Introducing Baby to Solids

Introducing Baby to Solids

10 July 2023

No diet has been more obsessively studied, more fiercely controlled, or more anxiously stage-managed than baby food.

But remember mama, for the first six months, breast milk is all your baby requires to meet their nutritional needs, also, breastfeeding could continue for as long as mom and baby are willing. So, if you’re wondering when to start your little one on solids, well, most babies are ready to start trying at around six months, some may need a little more time. There are no hard and fast rules here.

In fact, baby will give you a few signs when they’re ready for solid foods: If they can sit up without support, can grab and put objects in their mouth, and open their mouth when food is offered, they’re probably ready to start exploring.

Today more and more parents are skipping the applesauce and mashed sweet potato and instead are opting a new feeding technique called “baby-led weaning” or BLW. Introduced in the UK a decade ago, BLW involves “squishy” chunks of food (such as soft, cooked veggies, cooked starchy foods like potatoes, rice or pasta, or soft-boiled meat … all in “squishy” form finger food) placed on baby’s highchair, allowing baby to grasp the food and feed himself. So, baby determines the pace and the amount of food they consume, basically, baby-led weaning puts baby in charge.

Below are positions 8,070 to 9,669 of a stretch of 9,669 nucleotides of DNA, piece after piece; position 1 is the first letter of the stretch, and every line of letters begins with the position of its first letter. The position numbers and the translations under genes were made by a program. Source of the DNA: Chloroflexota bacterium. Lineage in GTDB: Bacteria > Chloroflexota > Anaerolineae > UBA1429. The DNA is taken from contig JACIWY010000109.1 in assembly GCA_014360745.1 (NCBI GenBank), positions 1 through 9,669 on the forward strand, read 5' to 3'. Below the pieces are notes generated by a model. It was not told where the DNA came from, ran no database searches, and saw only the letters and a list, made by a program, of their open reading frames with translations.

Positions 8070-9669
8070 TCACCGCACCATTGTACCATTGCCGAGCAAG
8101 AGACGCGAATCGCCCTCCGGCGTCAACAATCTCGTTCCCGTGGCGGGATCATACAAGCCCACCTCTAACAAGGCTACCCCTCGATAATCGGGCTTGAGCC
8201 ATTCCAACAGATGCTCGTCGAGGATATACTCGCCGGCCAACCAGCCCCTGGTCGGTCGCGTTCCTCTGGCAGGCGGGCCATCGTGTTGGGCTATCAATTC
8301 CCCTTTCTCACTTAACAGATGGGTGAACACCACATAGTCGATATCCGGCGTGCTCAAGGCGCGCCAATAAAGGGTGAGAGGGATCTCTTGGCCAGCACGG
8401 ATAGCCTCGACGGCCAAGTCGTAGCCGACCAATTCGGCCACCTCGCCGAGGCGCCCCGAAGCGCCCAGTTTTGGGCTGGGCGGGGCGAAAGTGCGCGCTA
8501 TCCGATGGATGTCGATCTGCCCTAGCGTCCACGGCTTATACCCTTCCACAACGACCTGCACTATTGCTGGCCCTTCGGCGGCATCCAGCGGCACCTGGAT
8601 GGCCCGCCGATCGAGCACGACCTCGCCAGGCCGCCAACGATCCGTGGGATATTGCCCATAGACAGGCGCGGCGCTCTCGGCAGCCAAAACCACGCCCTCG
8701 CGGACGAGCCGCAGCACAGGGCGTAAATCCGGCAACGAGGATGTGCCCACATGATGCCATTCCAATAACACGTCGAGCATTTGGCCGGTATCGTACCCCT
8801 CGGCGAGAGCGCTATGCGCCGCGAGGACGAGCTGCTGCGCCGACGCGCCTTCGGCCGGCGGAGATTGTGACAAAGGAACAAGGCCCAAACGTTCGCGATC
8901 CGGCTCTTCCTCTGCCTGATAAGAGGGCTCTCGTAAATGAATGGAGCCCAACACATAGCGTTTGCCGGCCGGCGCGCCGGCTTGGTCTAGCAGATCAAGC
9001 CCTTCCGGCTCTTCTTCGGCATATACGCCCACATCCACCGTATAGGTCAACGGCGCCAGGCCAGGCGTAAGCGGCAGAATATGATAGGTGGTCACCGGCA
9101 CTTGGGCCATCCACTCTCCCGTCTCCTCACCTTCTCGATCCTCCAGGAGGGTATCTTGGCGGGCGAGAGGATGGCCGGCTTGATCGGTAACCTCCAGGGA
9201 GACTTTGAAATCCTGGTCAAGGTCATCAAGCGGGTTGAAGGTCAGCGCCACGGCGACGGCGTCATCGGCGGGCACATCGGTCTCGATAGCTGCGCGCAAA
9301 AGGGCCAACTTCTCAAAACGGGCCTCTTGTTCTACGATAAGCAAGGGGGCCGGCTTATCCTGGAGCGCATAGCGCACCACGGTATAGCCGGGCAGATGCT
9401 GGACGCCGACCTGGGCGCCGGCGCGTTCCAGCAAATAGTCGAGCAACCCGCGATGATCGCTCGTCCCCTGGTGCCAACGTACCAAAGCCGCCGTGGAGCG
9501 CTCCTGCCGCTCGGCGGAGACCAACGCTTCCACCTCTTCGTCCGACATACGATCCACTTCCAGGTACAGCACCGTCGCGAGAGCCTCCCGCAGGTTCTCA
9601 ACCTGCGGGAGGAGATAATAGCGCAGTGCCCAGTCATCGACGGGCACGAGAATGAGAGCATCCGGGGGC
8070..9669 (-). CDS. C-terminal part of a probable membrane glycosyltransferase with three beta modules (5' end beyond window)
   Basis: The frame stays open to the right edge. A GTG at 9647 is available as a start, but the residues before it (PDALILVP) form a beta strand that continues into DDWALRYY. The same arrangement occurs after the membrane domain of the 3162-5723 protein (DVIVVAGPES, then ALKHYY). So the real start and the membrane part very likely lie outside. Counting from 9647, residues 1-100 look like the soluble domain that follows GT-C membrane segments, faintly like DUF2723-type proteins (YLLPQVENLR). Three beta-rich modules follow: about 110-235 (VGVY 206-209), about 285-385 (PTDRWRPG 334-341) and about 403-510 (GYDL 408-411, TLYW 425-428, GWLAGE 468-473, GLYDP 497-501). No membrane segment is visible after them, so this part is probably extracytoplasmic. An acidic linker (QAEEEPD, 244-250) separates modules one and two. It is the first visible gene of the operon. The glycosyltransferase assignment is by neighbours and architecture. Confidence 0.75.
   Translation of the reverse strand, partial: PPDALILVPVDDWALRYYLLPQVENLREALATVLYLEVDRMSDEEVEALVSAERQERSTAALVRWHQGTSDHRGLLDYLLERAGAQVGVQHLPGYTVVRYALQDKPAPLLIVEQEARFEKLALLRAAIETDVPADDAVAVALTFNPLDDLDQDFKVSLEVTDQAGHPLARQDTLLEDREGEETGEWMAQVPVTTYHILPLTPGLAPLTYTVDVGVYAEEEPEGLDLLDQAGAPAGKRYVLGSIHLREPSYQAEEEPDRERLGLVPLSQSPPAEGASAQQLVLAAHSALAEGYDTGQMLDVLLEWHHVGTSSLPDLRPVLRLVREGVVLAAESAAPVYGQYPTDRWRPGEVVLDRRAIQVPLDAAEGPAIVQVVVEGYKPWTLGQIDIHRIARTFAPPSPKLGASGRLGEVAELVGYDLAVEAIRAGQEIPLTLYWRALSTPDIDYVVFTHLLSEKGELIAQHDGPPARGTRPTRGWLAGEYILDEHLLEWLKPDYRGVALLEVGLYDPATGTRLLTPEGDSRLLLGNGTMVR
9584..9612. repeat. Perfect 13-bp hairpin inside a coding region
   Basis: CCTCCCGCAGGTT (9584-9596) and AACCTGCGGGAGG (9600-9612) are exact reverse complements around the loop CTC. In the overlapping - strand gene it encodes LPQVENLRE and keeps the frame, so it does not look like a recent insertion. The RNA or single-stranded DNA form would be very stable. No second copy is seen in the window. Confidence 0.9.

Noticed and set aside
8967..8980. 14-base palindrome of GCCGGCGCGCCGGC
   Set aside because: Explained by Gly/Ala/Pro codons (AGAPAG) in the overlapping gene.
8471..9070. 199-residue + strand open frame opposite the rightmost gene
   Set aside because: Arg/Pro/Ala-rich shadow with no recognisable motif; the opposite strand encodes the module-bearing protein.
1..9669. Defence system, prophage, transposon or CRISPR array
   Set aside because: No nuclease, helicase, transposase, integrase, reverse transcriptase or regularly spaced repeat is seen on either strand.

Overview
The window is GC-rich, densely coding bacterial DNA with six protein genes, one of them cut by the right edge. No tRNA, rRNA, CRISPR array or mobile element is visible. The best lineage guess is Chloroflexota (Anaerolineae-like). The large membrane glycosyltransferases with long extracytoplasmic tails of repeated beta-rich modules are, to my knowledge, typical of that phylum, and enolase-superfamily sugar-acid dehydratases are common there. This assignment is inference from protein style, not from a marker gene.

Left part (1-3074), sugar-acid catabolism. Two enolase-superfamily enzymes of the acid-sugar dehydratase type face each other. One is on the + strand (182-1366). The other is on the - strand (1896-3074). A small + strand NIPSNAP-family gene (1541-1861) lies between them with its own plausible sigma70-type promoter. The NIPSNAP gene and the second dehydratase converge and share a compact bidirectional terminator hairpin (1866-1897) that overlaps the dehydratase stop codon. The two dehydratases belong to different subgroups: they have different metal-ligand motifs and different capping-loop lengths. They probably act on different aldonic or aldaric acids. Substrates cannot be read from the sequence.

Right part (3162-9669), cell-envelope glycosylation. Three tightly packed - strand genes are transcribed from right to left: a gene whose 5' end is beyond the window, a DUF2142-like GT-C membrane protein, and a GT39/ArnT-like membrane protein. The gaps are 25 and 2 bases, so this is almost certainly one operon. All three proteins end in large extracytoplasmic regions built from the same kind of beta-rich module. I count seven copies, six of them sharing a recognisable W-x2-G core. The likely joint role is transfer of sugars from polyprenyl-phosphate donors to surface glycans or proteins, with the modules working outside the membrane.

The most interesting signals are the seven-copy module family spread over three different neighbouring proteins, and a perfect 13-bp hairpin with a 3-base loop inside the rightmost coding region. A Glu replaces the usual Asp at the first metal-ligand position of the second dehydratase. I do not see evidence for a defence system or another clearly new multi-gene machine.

Research shows that the risk of choking is no higher with baby-led weaning than with traditional spoon feeding and is a great way for baby to discover flavors and textures at their own pace. Just as with traditional spoon feeding, your baby will continue to get most of their nutrition from breast milk or formula until they get used to solid food (usually around their first birthday).

Babies and toddlers need foods from all five healthy food groups – vegetables, fruits, grain foods, dairy, and protein. However, your baby won’t be eating food from all five food groups straight away. Think of what your child eats over a week, rather than a day. You decide what your child eats from the five food groups and your child decides whether to eat it and how much. Introduce one food at a time and take note of possible allergic reactions. Try not to serve the same foods every day and rotate favorite foods, thereby exposing them to the foods you want them to eat. Also mama, remember, never take your eyes of your child while he/she is in the highchair.

Depending on their age, size and activity level toddlers need about 1000 – 1400 calories a day, but trust your own judgement and your toddler’s cues to tell if he or she is satisfied. Don’t force him/her to eat or restrict the amount of food you allow them to eat. Start with a small serving and give more if they are still hungry. Nutrition is about averages. So don’t panic if you don’t hit the mark every day.  Talk to your pediatrician about which foods to start with if or whether you’re on the right track.

Mealtimes should be a happy time with lots of love and encouragement, so eat as a family whenever possible. Babies and toddlers learn to eat by observing and imitating other family members. It’s going to be messy!

Have fun!


DISCLAIMER: The information on this website is for educational purposes only, and is not intended as medical advice, diagnosis or treatment. If you are experiencing symptoms or need health advice, please consult a healthcare professional.

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